An image of Untitled

Thomas Flintoff

(Australia circa 1809 – 1891)


Not on display
Further information

Thomas Flintoff was a professional painter and photographer. Born in England, he travelled in North America, Mexico and the Society Islands before arriving in Melbourne in 1853. He established himself in the gold mining town of Ballarat from 1860 until 1872 when he returned to Melbourne to practice photography until his unexpected death from ammonia poisoning (Flintoff mistook it for cough mixture) in 1891.

A carte de visite is a stiff card of about 10 x 6.4 cm, with an attached paper photograph, invented in 1854 by André-Adolphe-Eugène Disderi. They were introduced into Australia in 1859 by William Blackwood with albums arriving in 1860, aiding the collection and distribution of multiple cartes. Cartes were usually portraits and were made by the millions worldwide. Multi-lens, or ‘multiplying’ cameras were introduced in the 1860s, which were capable of producing from 2 to 32 images in quick succession, dramatically increasing the number of cartes de visite that could be made from a single photographic plate. They were easily reproduced by making paper contact prints from the glass plates, which were then cut and pasted to card.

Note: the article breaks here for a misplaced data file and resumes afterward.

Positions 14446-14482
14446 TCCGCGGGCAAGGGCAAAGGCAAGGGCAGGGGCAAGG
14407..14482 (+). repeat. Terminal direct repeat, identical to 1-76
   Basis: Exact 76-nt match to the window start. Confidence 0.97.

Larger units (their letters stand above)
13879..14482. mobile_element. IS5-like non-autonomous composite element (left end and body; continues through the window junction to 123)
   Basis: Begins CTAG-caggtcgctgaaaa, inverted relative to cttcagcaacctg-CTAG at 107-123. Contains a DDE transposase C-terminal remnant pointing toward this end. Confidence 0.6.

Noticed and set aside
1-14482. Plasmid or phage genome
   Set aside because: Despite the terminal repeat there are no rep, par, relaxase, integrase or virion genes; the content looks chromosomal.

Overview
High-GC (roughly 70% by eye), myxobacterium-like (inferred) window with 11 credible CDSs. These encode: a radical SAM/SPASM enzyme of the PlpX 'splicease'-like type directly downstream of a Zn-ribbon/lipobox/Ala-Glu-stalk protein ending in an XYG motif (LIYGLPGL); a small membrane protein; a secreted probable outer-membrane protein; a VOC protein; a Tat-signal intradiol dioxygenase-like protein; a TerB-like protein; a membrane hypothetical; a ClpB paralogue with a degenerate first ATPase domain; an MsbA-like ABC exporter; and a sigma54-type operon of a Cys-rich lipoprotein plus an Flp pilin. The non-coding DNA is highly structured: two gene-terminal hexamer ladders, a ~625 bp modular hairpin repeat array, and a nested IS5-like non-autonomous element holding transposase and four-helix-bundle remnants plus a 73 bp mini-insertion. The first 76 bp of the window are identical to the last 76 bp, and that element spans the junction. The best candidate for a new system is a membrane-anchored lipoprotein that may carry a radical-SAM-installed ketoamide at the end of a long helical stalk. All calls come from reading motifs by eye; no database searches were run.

carte de visite
6.1 x 9.4 cm image; 6.3 x 10.0 cm mount card
Signature & date

Not signed. Not dated.

Purchased 2014
Accession number